Famous Dolphin 56 Returns To Dazzle In OC Waters

OCEAN CITY — A handful of local boaters taking advantage of an unusually warm day last Friday were treated to a rare encounter with an ocean legend when “Dolphin 56” swam up to their vessels in the bay behind Ocean City and put on a brief show before taking off again.

At least two boats reported spotting the famous Dolphin 56 last weekend. For more than 30 years, the friendly dolphin has been turning up in the waters up and down the east coast, putting on a brief show for curious boaters before slipping away again. The dolphin was corralled as part of a research project in Florida in 1979 and branded with the number 56 on his dorsal fin.

For the last three decades, the dolphin has been spotted numerous times up and down the coast from Maine to Florida, each time with a similar account of the encounter.

Last week, local angler John Doak, Jr., was returning from a fishing trip when he got his first glimpse at the famous dolphin.

“We were on our way back in from striper fishing when we saw him,” he said this week. “We saw him working around the fishing pier when we made the turn to go under the Route 50 bridge.”

Doak said he has had other encounters with dolphins over the many years he has fished in and around Ocean City, but he had never previously encountered Dolphin 56.

“I try not to disturb them,” he said. “I had an encounter a few years ago when I was trolling offshore and had one jump onto the transom of the boat. I just don’t want to see them get hurt.”

Meanwhile, another local boater, Tim Romberger, and his party, including his fiancé and son, were out on a pleasure cruise last Friday when they had their own encounter with the famous Dolphin 56.

“We were going under the Route 50 bridge right by the Coast Guard station when we saw this dolphin flipping around by another boat,” he said. “It was up by the gunwale of the other boat and was just playing around like he was putting on a show.”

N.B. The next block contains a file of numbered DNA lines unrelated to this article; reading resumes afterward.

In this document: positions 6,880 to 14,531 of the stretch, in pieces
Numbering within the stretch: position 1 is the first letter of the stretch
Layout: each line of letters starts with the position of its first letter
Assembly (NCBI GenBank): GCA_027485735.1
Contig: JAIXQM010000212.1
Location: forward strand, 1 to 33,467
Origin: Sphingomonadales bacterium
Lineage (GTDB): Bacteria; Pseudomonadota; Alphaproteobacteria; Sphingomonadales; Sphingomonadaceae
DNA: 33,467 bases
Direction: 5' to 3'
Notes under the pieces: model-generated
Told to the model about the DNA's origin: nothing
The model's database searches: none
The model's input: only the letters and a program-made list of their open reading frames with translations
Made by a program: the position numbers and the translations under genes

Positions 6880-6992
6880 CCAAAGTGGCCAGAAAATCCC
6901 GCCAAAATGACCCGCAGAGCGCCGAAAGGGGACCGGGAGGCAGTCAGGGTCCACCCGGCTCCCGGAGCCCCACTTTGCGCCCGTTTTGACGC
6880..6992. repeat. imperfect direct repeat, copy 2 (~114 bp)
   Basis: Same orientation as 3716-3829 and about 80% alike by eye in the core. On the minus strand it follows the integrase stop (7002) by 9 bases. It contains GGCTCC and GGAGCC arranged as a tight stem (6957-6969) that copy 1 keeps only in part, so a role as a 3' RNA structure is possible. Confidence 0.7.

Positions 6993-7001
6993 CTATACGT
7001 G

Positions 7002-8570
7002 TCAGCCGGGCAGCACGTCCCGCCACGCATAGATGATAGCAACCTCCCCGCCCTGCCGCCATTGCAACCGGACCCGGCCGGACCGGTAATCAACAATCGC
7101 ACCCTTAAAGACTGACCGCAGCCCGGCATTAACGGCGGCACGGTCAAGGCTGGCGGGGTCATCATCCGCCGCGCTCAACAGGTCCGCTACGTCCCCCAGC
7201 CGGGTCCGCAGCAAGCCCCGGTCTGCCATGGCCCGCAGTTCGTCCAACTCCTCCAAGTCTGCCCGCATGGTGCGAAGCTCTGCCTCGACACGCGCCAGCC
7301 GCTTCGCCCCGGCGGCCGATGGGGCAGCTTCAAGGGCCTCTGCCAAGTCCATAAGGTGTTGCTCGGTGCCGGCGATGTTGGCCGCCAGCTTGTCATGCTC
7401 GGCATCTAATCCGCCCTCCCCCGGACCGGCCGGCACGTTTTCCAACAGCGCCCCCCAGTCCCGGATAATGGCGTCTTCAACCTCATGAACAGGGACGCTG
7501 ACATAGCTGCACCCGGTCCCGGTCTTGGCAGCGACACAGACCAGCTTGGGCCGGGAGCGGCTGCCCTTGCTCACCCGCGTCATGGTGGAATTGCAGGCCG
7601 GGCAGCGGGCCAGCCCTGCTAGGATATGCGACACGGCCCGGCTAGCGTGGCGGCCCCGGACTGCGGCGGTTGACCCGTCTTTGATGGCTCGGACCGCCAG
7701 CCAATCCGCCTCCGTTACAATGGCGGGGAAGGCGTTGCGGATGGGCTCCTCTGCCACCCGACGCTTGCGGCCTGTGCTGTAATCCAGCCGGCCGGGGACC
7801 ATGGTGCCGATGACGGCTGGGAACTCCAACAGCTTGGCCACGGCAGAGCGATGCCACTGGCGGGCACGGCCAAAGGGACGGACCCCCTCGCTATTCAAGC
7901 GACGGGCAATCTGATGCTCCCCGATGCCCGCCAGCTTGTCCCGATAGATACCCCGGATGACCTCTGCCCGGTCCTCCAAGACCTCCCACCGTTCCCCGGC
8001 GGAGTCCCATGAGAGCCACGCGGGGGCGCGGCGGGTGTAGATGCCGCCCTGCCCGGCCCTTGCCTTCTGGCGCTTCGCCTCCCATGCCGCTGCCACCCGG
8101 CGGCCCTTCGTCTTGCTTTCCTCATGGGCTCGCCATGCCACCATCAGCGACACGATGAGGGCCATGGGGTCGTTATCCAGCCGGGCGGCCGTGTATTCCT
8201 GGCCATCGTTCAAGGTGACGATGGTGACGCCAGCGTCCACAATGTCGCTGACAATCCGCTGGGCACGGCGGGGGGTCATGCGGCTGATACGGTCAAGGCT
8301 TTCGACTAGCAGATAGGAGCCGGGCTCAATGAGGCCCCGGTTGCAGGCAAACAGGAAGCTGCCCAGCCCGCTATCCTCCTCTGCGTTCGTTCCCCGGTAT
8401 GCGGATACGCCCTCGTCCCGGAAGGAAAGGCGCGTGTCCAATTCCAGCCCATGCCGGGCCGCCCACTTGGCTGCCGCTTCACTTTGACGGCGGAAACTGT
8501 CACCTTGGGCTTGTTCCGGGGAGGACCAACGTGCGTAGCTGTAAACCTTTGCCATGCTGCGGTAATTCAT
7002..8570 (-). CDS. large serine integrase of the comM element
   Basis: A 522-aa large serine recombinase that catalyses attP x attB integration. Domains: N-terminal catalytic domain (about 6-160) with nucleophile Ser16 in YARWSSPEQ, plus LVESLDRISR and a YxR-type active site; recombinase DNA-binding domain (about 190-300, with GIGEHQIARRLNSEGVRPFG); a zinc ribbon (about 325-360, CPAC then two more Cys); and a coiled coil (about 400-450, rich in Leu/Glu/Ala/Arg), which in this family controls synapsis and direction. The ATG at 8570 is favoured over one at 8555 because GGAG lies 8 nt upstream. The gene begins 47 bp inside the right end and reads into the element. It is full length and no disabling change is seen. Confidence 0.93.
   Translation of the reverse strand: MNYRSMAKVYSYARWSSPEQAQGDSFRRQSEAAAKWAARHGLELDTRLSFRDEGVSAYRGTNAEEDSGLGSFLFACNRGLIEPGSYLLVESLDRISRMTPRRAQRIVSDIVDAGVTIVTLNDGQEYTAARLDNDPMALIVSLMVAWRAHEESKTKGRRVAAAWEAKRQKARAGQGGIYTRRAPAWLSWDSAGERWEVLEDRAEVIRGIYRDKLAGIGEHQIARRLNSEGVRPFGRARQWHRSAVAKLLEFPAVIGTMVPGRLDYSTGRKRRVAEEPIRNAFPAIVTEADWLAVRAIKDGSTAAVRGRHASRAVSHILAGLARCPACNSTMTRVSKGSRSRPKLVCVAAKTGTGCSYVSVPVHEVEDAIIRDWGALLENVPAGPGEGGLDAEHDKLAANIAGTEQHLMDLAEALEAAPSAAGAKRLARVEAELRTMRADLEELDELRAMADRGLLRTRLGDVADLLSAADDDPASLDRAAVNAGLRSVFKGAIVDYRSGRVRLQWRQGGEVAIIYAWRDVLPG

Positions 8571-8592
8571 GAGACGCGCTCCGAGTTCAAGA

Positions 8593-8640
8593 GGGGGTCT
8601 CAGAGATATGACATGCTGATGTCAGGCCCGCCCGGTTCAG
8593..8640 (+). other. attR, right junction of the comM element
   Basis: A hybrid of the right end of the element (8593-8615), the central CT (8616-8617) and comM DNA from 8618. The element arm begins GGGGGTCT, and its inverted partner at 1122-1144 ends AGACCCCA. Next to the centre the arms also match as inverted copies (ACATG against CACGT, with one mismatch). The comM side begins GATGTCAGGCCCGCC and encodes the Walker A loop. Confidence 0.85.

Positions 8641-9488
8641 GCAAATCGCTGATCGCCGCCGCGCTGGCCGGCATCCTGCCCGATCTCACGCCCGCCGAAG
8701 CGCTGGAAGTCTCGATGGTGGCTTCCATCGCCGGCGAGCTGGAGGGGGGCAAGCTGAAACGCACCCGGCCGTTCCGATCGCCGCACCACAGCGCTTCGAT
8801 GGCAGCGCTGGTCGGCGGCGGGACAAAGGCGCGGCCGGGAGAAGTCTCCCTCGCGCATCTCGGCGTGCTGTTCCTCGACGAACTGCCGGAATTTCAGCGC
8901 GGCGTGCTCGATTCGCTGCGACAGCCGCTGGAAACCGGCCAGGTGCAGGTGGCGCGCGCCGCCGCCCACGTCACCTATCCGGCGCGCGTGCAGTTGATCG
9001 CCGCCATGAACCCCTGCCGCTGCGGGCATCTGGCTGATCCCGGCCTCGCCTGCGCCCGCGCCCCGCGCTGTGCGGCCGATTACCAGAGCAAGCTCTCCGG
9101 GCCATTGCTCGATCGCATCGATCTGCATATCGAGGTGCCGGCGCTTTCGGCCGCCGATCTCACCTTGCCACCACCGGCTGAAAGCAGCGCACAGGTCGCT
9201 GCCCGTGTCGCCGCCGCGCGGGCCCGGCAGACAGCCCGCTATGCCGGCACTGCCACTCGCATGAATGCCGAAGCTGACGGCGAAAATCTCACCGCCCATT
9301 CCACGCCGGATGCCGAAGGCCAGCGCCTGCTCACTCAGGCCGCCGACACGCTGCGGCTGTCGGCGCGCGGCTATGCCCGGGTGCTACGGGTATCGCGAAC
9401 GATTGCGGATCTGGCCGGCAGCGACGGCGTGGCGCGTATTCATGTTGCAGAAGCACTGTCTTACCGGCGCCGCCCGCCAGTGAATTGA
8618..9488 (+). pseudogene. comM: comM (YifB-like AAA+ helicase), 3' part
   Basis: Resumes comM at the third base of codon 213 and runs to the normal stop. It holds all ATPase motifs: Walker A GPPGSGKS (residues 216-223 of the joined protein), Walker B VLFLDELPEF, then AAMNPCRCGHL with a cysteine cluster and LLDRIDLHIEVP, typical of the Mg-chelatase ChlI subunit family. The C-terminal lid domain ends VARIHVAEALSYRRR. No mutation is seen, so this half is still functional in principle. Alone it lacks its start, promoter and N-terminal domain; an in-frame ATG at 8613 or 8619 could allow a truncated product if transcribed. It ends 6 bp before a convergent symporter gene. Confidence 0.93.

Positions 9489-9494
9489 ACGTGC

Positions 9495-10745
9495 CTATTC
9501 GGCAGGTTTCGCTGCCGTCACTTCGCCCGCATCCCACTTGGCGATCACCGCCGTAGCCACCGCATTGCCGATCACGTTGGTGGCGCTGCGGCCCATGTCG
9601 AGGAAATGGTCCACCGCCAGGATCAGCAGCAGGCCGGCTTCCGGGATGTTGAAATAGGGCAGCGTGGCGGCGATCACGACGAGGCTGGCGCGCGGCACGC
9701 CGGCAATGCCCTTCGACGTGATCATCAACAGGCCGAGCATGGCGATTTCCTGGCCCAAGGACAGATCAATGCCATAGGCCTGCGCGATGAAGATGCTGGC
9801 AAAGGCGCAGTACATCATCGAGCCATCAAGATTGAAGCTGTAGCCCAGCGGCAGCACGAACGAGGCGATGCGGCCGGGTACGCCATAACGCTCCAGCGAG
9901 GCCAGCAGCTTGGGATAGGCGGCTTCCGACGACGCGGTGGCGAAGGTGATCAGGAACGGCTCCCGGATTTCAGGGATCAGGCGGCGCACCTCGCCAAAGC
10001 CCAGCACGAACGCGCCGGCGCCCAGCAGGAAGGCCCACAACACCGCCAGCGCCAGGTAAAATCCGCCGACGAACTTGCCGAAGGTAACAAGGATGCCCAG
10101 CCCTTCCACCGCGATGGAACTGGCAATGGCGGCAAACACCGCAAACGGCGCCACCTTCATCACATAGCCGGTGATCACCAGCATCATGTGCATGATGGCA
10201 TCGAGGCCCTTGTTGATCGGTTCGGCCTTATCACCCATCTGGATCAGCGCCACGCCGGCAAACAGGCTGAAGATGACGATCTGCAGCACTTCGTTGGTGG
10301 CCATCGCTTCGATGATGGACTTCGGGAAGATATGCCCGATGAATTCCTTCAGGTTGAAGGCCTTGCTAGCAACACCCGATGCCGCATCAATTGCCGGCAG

Romberger said this week it was an encounter he won’t soon forget.

“It was the strangest thing,” he said. “He came right up to the back of our boat and jumped and played around for a few minutes. It happened so quickly. He just popped out of the water behind our boat and looked us right in the eye and did a few tricks for us.”

Romberger said he didn’t know about the legend of Dolphin 56 until he returned home later. A quick Internet search turned up hundreds of pages of information about the dolphin, who also has his own Facebook page.

“It was cool,” he said. “He went on his way and we went on ours. We didn’t know anything about him until we got home and did a little research.”

Similar encounters with the famous dolphin have been reported from Florida to New England over the last 30 years or so. In August 1979, a group of marine biologists from the Hubs-SeaWorld Research Institute in Orlando, Fla. corralled six dolphins near the NASA causeway in the Indian River Lagoon off the central Atlantic coast of Florida for a research project.

The dolphins were branded numbers 55-59 so they could track their movements for a research project. The dolphins were ‘branded’ on their dorsal fins with a brass branding iron super-cooled in liquid nitrogen that raised their respective numbers on their fins for eternity before being released.